The research goal of the StopFake project was to find out the level of awareness and attitude of Ukrainian citizens regarding the problems of disinformation, informational manipulations and propaganda in the media.
Research consisted of two parts: representative opinion poll and focus group discussions. The reason for this type of research design was the need to determine general tendencies in attitudes and opinions of the population towards the problems defined, on the one hand, as well as to find out the specifics of perception of these problems by Ukrainian citizens, on the other hand. Thus, the national opinion poll helped us to acquire a sociological snapshot regarding the attitudes and assessments concerning the disinformation and propaganda problem, while focus group discussions helped to explore the perception of information by citizens, the specifics of their informational consumption, as well as their trust towards the media.
The survey was conducted by Kyiv International Institute of Sociology at the request of the StopFake project, with financial support from the British Embassy in Ukraine, in February-March, 2017. The field stage of the opinion poll took place from February 10 to 20, 2017. The poll was conducted in 110 settlements (PSU) in all regions of Ukraine, except for the Autonomous Republic of Crimea. In Donetsk and Luhansk regions the poll was conducted only on territories controlled by Ukraine. As a result of the field stage, 1020 questionnaires were collected.
Two focus groups were held in the Donetsk region (in the towns of Kramatorsk and Bakhmut). These towns were selected for focus groups because of the unique susceptibility of the regional population in the context of informational influence. In total, 19 respondents participated in the discussion, 50/50 men and women, aged 18-65, of various educational levels, various professions and employment status.
Main findings of the research (opinion poll)
- A majority of Ukrainian citizens (58,3% of the respondents) share the opinion that there is a threat of Russian propaganda in Ukraine. Only a quarter of the respondents believe that there is no such threat. However, this indicator is higher among the representatives of Southern and Eastern macro-regions (42,3% and 46,2% respectively). The share of the population, who find it difficult to answer this question, is quite high – 16,7% of the total number of respondents (21,7% in the central macro-region, 21,5% in the eastern one).
- Among the most widely spread sources of Russian propaganda, the Ukrainians named Russian TV channels, Russian online media and social networks (45%, 34,5% and 19,8% respectively). At the same time, it is important to note that a significant part of respondents was not able to answer that question (28,7%), which demonstrates quite a high level of uncertainty about those issues. This indicator was especially high in southern and eastern macro-regions (37,7% and 51,7% respectively).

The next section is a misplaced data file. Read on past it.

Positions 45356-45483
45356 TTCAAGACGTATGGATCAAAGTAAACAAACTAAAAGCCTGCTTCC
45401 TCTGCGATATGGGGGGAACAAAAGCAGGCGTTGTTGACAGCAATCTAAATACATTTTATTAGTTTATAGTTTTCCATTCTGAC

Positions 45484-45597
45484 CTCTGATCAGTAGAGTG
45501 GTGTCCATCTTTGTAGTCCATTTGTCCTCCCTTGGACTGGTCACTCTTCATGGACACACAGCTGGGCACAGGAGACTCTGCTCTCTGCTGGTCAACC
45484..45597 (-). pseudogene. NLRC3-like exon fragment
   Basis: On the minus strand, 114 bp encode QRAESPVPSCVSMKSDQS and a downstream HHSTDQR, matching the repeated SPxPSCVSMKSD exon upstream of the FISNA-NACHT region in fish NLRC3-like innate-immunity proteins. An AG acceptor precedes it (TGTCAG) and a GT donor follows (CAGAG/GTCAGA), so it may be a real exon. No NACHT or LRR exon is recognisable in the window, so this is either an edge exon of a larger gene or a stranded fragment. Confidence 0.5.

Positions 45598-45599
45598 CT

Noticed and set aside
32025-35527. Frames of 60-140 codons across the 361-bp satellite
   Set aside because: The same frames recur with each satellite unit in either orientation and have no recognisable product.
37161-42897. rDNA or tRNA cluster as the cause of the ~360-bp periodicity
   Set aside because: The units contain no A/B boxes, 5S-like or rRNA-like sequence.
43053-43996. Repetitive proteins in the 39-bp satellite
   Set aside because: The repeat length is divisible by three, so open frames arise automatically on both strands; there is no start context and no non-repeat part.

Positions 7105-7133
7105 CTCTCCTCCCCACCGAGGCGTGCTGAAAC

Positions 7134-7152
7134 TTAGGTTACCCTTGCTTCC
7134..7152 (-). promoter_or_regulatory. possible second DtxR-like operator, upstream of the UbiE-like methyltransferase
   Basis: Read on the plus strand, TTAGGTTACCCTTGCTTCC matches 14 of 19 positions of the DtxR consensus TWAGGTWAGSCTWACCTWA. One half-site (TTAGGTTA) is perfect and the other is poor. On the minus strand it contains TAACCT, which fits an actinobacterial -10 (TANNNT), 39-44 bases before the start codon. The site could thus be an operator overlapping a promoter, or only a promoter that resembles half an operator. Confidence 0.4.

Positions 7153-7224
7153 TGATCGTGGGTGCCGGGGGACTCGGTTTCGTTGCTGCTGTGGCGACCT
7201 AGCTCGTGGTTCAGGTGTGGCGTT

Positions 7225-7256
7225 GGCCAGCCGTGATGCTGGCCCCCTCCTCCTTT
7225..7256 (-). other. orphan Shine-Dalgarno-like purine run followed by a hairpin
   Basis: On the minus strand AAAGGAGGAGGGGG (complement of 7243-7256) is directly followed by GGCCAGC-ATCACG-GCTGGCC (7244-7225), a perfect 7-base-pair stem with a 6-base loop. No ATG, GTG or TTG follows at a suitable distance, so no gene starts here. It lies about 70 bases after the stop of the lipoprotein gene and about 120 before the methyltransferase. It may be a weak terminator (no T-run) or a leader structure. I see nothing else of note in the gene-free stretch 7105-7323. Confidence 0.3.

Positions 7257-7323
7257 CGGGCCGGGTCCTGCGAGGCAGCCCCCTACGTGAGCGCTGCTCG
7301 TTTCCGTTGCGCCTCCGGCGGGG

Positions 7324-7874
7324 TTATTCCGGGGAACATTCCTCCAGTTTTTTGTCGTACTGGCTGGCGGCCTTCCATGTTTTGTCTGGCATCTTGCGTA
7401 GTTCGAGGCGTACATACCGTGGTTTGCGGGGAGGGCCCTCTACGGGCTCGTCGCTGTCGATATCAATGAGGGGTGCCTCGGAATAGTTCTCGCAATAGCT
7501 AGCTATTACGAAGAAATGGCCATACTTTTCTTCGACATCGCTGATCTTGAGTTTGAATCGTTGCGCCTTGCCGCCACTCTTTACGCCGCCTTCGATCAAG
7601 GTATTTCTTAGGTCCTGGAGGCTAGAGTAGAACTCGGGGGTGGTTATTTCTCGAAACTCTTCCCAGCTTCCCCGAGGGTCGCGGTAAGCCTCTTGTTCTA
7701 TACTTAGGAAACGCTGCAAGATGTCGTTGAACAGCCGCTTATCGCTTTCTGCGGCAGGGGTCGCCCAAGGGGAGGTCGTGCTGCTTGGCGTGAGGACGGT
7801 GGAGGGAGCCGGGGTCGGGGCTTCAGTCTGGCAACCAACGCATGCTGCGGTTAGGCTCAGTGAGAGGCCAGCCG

- 42,1% of the respondents believe that disinformation is in general a serious problem for Russian media; 33,8% of the respondents believe that this problem is also serious for Ukrainian media. Only 13% do not see this problem in the Russian media. 17,3% of respondents believe that the problem is not a major problem in general for Ukrainian
- The overwhelming majority of Ukrainian population, namely 59,7%, believe that they are able to distinguish truthful information from false information in the media, while 22,5% are not sure about being able to make this distinction. It is important to note that this indicator is relatively equal for different regions. In comparison to other research questions, in this case, more uncertainty about one’s own ability was demonstrated by the residents of western and central macro-regions. 24,5% of the respondents from the western region and 17,8% of the respondents from the central region were not able to answer this question. In the south and in the east this indicator was 11,1% and 16% respectively.
- 42,1% of the respondents replied that they noticed the cases of false information in the media within last week. Nearly the same number of respondents (39,4%) did not notice such occasions. Nearly one in five respondents was not able to answer this question. The smallest number of disinformation cases was noticed by the residents of southern macro-region (31,2%), while the largest number was noticed by the residents of the eastern macro-region (48,1%).
- In their assessment of false information, according to respondent answers, most of all they rely on verifying information from other sources (46,3%), on debunking this information by friends/relatives/colleagues (34,5%) and their own intuition (30,4%). The biggest regional differences were registered regarding the debunking information by friends/relatives and one’s own intuition. Thus, respondents from the central macro-region showed they are inclined the most to rely on debunking by relatives and friends (45,5%); this indicator was slightly lower for representatives of the western macro-region (36%), and much lower for respondents from the southern region and is the lowest in the east of the country (15,2% only). The residents of the central macro-region also trust their own intuition most of all (40,8%).
- Nearly one third of respondents feel the need for additional knowledge and skills to identify information and propaganda, but the majority of respondents (58,4%) replied that do not feel the need for that. The biggest need for additional knowledge was expressed by residents of the western macro-region (44,8%), the smallest – by representatives of the eastern region (18%). This figure is nearly the same for the central and southern region (25,7% and 24,3% respectively).